During the process of raw material recycling, plastics are broken down into their original monomers or other materials that can be used from a petrochemical point of view, such as high-quality oils and liquid gases. Monomers can only be produced out of single-variety plastic waste.
The pyrolysis process is used for this kind of recycling. During this process the plastics are broken down at temperatures between 400 and 800 degrees Celsius under the exclusion of oxygen. The waste is not burned, it is broken down into petrochemical substances. This produces, for example, methanol and synthesis gases, which can then be used as an alternative for fossil raw materials.
A different form of raw material recycling is hydrogenation. During this process, gaseous and liquid intermediate products are obtained by breaking down the plastics with the help of heat. Subsequently, the intermediate products react with the hydrogen generated during the processing prior to the hydrogenation. This process results in the creation of hydrocarbons with a low molecular weight—oil and gas. A high pressure (400 to 1,500 bars) and a high temperature (380 to 500 degrees Celsius) are needed for this process.
Raw material recycling is used whenever mechanical recycling is not possible, for example in the case of products containing mixed varieties of plastics. In these cases, an attempt is made to recover at least the components with a lower molecular weight and utilise them as raw materials. However, as this form of recycling accounts for only 1% out of the 99% of plastic waste being reutilised, this process is hardly ever used. When it comes to pyrolysis, for example, the production of end products out of the corresponding raw material distillates is much easier and cheaper.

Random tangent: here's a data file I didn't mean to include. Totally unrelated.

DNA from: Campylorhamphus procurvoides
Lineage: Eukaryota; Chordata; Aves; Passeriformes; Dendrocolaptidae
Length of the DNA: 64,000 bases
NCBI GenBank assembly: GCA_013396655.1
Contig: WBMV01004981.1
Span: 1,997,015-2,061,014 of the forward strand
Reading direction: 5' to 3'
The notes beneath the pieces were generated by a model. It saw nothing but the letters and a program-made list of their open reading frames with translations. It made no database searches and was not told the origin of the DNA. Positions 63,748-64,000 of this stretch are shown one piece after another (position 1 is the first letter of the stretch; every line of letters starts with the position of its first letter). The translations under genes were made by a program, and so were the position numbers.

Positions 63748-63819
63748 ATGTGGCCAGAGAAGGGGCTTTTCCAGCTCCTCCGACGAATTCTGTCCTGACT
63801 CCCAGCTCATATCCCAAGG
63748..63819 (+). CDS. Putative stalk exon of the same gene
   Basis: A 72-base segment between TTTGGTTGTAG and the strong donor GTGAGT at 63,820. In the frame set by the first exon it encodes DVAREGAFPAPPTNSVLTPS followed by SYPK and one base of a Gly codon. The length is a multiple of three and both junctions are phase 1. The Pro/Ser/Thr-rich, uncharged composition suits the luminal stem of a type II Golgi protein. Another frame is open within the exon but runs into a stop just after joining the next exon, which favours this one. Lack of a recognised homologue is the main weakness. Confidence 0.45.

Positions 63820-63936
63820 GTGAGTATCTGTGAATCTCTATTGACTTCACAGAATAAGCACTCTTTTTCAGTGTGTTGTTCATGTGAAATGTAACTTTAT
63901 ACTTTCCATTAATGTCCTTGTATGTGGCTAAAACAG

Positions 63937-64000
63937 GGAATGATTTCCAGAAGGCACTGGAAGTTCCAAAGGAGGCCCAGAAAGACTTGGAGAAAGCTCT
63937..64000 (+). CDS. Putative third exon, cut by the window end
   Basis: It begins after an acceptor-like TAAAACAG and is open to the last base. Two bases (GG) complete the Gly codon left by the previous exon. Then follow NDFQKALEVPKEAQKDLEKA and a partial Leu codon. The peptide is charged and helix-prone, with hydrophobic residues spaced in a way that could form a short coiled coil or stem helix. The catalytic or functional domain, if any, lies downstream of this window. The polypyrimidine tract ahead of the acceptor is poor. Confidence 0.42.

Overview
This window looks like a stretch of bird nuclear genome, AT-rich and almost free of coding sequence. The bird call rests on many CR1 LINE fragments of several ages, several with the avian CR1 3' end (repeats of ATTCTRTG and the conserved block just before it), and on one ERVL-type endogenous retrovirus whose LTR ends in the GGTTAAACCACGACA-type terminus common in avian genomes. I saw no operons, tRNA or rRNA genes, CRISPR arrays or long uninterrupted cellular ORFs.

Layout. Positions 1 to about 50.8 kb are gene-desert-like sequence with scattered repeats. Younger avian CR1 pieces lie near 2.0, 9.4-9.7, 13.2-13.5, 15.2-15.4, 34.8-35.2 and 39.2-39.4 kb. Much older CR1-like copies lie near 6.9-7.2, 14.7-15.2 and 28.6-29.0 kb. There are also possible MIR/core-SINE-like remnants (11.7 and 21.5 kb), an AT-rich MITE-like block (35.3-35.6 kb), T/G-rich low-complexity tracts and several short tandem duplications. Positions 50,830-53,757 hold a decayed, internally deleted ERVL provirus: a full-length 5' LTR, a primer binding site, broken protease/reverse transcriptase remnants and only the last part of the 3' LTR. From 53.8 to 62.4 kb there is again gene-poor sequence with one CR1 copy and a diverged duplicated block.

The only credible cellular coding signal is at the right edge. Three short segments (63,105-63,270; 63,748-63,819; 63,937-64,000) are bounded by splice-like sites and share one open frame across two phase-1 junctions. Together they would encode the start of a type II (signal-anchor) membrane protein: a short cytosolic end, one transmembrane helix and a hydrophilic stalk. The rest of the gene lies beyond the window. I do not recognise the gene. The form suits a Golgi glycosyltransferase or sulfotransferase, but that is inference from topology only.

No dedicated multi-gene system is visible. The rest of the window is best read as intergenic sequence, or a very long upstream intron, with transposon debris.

Energy generation (also referred to as thermal utilisation) refers to the burning of plastics with two goals in mind: energetic utilisation or energy generation. It is not recycling in its strict sense because no materials are processed and reused or reintroduced into the economic cycle in a new form.
During the energy generation process, the plastics are burnt in plants at very high temperatures, for example in power stations, blast furnaces or cement mills. Owing to the high temperatures the plastic can be burned completely and almost without producing harmful substances.
Energy generation comes into play when the waste cannot be processed through mechanical recycling or raw material recycling. Its advantage lies in the fact that polymers are energy-rich compounds. The energy used during their production is largely stored in these materials in the form of chemical energy. The heating value of waste corresponds approximately to that of coal.
With a share of more than 50%, energy generation is used for a large portion of the overall reutilisation of plastic waste. This is based on the fact that, as of 2005, the disposal of untreated household waste in landfills is no longer permitted in Germany. Any material that cannot be recycled now has to be burnt. Today, only the smallest fraction of waste, which cannot be reutilised, can be stored in “safer landfills”.
According to the UBA, around 5.88 million tons of plastic waste were reutilised in 2015, while in 1994 the corresponding figure had reached 1.4 million tons.